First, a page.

The online magazine HIGHLIGHTING JAPAN

February 2020

From the Sky to Space and Beyond

A native of Indonesia, Josaphat Tetuko Sri Sumantyo is working on research and development of “remote sensing” technologies, which could aid in disaster prevention.

Josaphat Tetuko Sri Sumantyo, a professor at Chiba University’s Center for Environmental Remote Sensing, is a specialist in remote sensing microwave radar systems for the observation of long-distance targets, conducting research and development in the field in addition to teaching. Remote sensing works by illuminating the earth’s surface with radio waves from satellites and aircraft, then analyzing and visualizing the scattering waves, allowing for observation of a wide range of surface conditions. Visualizing land deformation, for example, can be used to develop natural disaster countermeasures, and the ability to observe plant growth, waves on the ocean’s surface, and other phenomena has an extremely wide range of applications. Josaphat, from Indonesia, has developed his own remote sensing system, the Circularly Polarized Synthetic Aperture Radar (CP-SAR), which utilizes microwaves’ ability to penetrate clouds, fog and smoke to obtain more accurate and detailed surface data.

“Like Japan, Indonesia has many earthquakes and much volcanic activity. I developed CP-SAR to closely observe land deformation brought about by this volcanic activity. It can sense changes in land surface movement as slight as 1 cm per year,” explains Josaphat. “As human impact on the environment continues to increase, sensing technology will also be indispensable in achieving balance between food and energy resources. It can even be used to survey new planets, should humanity ever take to the stars one day. That’s my dream.”

When Josaphat was a child, back in the 1970s, Indonesia’s domestic aircraft development was taking off. Building aircraft was a dream shared by many Indonesian children. Josaphat says that he too would often fly model airplanes that he designed himself. In 1989, after he had entered university, he was selected from among 15,000 applicants to travel to Japan and study at Kanazawa University’s Department of Electrical and Information Engineering, as the recipient of a study abroad scholarship offered by the Ministry of Research and Technology of the Republic of Indonesia. He later obtained his PhD in Engineering at Chiba University in 2002.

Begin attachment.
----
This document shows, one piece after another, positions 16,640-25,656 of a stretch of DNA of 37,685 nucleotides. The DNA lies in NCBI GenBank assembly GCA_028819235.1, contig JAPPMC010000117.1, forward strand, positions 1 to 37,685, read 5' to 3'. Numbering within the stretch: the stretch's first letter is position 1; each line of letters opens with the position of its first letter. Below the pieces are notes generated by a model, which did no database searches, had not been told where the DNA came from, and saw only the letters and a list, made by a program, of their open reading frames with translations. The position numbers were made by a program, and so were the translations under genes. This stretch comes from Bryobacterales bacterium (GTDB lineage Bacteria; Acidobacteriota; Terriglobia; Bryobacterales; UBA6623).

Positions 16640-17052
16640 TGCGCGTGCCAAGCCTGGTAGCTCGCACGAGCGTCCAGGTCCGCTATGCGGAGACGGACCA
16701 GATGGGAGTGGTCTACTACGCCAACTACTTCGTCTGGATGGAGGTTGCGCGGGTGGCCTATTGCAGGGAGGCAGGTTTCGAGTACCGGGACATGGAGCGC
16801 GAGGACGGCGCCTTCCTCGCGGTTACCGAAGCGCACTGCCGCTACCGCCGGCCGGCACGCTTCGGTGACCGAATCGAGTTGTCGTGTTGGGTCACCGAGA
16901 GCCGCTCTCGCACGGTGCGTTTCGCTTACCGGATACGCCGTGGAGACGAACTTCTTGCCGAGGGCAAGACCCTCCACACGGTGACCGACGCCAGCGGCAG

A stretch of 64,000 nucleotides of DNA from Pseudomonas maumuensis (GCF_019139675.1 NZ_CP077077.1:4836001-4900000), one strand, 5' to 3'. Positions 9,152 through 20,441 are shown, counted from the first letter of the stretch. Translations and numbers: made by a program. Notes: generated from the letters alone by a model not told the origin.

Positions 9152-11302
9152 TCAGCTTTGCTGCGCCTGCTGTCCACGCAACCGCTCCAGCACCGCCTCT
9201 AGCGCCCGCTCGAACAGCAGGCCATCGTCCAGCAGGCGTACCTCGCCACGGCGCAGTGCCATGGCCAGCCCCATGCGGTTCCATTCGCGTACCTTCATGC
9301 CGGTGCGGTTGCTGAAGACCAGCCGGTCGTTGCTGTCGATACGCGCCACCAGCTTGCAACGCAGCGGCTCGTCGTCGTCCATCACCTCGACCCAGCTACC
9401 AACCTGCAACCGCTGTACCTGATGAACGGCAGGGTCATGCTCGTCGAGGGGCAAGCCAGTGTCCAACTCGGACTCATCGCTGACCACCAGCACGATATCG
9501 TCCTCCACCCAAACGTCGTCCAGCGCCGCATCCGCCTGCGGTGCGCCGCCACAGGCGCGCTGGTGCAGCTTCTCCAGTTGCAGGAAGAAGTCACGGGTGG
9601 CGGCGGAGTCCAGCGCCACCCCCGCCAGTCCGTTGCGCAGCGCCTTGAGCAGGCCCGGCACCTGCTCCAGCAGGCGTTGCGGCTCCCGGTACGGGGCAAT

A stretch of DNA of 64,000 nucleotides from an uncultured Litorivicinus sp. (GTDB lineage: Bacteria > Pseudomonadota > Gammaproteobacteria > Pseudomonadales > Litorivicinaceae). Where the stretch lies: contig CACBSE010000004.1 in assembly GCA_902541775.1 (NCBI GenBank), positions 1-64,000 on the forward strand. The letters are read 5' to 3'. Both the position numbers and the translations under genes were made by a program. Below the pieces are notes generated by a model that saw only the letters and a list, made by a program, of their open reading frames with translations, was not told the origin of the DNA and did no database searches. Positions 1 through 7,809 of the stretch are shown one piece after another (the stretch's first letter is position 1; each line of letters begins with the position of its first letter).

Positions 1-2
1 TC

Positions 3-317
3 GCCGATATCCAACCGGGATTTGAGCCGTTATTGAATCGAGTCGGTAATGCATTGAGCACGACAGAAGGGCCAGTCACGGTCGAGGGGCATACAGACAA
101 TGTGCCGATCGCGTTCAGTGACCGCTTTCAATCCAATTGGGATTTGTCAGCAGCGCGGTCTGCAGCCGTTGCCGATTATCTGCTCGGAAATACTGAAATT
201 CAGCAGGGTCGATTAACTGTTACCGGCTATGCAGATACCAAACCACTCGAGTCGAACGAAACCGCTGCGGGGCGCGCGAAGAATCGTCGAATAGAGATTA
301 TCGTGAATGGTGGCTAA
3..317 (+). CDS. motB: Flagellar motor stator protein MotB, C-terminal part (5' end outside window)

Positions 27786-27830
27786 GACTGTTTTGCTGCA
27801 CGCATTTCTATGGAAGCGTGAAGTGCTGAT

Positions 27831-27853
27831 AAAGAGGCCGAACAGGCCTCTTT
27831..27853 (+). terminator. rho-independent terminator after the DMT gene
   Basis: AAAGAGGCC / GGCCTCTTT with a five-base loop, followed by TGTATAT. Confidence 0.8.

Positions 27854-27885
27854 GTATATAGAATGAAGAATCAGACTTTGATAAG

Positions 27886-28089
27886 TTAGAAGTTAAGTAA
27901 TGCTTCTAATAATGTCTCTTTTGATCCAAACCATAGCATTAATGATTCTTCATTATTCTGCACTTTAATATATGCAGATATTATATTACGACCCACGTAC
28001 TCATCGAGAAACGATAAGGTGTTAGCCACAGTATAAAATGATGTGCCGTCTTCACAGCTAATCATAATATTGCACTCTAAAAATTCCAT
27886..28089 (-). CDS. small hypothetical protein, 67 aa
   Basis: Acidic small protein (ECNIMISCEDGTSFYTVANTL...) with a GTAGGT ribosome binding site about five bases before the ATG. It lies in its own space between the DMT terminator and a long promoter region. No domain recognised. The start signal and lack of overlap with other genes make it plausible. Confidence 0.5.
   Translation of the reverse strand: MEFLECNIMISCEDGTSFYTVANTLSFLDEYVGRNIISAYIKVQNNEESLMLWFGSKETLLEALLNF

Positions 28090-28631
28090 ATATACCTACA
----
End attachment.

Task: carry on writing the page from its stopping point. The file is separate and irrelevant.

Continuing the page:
“The environment at Chiba University greatly furthered my research. I think I was fortunate to study abroad in Japan. I’ve been able to develop sensor-equipped unmanned aerial vehicles (UAV) here as well, so you could say that it helped me realize my dream of building airplanes too,” Josaphat says, smiling.

The Center for Environment Remote Sensing serves as Asia’s hub for remote sensing research. Together with his research students, Josaphat has joined a technological cooperative with the Japan International Cooperation Agency (JICA) to create a landslide map for the Malay peninsula, as well as an international joint research project to estimate food supply issues that could occur alongside Indonesia’s changing urban landscape. Many non-Japanese students, including those from Indonesia, have joined Josaphat’s laboratory, and Josaphat says it is heartening to see ties between Japan and these countries grow stronger as graduates continue their research even after returning home.

Josaphat set up a foundation in 2001 to provide scholarships to Indonesian children who dream of becoming researchers in the future. Josaphat says that he cried tears of joy around the end of last year when he learned that the scholarship’s first recipient had been granted a research position.

Josaphat is currently researching the relationship between earthquakes and changes in electron density within the ionosphere (an atmospheric layer containing many ions and electrons, more than 60 km above the earth’s surface) in an effort to predict earthquake occurrences. Additionally, he is working to develop a sensor in order to predict volcanic eruptions.

“Even if I’m busy, I’m doing what I love. I want to continue researching sensing technology, to make a difference worldwide.”